The United Nations Food and Agriculture Organization (FAO) today warned that without timely intervention “to stop it in its tracks,” outbreaks of the highly virulent avian flu virus H5N1, which has already spread to five West African countries in six months, will spread across the region and beyond.
“Based on what we do know, there is a real risk of further virus spread,” FAO quoted Juan Lubroth, chief of the agency’s Animal Health Service Division as saying in a press release. “Urgent action is needed to strengthen veterinary investigation and reporting systems in the region and tackle the disease at the root, before there is a spillover to humans.”
Outbreaks of the virus have been reported in poultry farms, markets and family holdings in Nigeria, Burkina Faso, Niger, Côte d’Ivoire and Ghana.
FAO said the outbreak comes as countries across West Africa, home to 330 million people, are still recovering from, and in some cases still battling, Ebola, which has mainly affected Guinea, Liberia and Sierra Leone.
Previous strains of the virus – known to be highly virulent to poultry and capable of causing illness and fatalities in humans – have been circulating in Asia since the early 2000s and in Egypt for almost 10 years. The H5N1 strain has caused the death of tens of millions of poultry and losses of tens of billions of dollars.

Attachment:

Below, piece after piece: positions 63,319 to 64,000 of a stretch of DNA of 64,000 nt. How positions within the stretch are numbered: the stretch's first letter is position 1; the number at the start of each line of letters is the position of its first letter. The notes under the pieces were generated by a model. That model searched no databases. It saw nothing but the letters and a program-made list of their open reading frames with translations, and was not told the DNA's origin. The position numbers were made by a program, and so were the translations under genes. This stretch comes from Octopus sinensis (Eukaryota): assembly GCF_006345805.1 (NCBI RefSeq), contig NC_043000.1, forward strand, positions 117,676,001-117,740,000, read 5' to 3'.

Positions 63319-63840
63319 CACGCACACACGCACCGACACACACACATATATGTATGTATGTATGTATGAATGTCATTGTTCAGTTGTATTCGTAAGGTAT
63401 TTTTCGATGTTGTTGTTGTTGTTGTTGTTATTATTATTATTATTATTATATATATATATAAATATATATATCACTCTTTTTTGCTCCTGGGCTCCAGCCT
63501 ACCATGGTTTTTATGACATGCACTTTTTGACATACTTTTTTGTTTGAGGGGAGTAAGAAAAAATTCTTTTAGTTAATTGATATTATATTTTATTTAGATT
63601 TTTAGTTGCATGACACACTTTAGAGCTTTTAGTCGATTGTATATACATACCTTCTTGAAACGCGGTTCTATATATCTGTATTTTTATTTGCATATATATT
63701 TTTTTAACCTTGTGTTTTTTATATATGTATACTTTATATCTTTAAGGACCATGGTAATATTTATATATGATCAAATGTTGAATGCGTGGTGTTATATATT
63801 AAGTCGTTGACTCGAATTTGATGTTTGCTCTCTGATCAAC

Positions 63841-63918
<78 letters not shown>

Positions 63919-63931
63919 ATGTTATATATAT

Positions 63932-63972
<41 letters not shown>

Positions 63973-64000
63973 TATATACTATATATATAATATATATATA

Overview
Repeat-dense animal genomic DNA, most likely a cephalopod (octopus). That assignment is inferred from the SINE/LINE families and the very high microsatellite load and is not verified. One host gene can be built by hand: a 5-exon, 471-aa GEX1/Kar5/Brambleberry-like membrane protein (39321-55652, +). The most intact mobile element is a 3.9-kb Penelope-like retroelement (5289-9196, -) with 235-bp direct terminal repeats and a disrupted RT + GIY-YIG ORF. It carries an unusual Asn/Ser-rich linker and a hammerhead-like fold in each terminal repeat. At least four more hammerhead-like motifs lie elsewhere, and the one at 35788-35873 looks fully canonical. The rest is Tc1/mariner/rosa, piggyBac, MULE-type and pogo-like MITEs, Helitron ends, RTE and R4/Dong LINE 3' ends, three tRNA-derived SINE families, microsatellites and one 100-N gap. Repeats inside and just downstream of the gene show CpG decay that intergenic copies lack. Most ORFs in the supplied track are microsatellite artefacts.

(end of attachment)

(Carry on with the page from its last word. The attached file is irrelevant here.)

Avian flu in West Africa could trigger a mass “die-off” of chicken – a nutritious and inexpensive source of food for many people – with detrimental impacts on diets and on the economy of the region, exacerbating an already difficult situation, the agency said.
“We’re looking at a disease – H5N1 – that has already spread to five countries in six months. We have to make a concerted effort to stop it in its tracks and we have to do it now,” Mr. Lubroth said.
FAO is appealing for $20 million for prevention and response to bolster weak veterinary systems, improve the capabilities of local laboratories and putting FAO specialists on the ground in affected and at-risk countries.
Because the disease can be transmitted to humans and is considered highly lethal, FAO said it is working closely with the World Health Organization (WHO) on country assessments, contingency plans, offering technical assistance and investigating potential flu cases and the source of infection.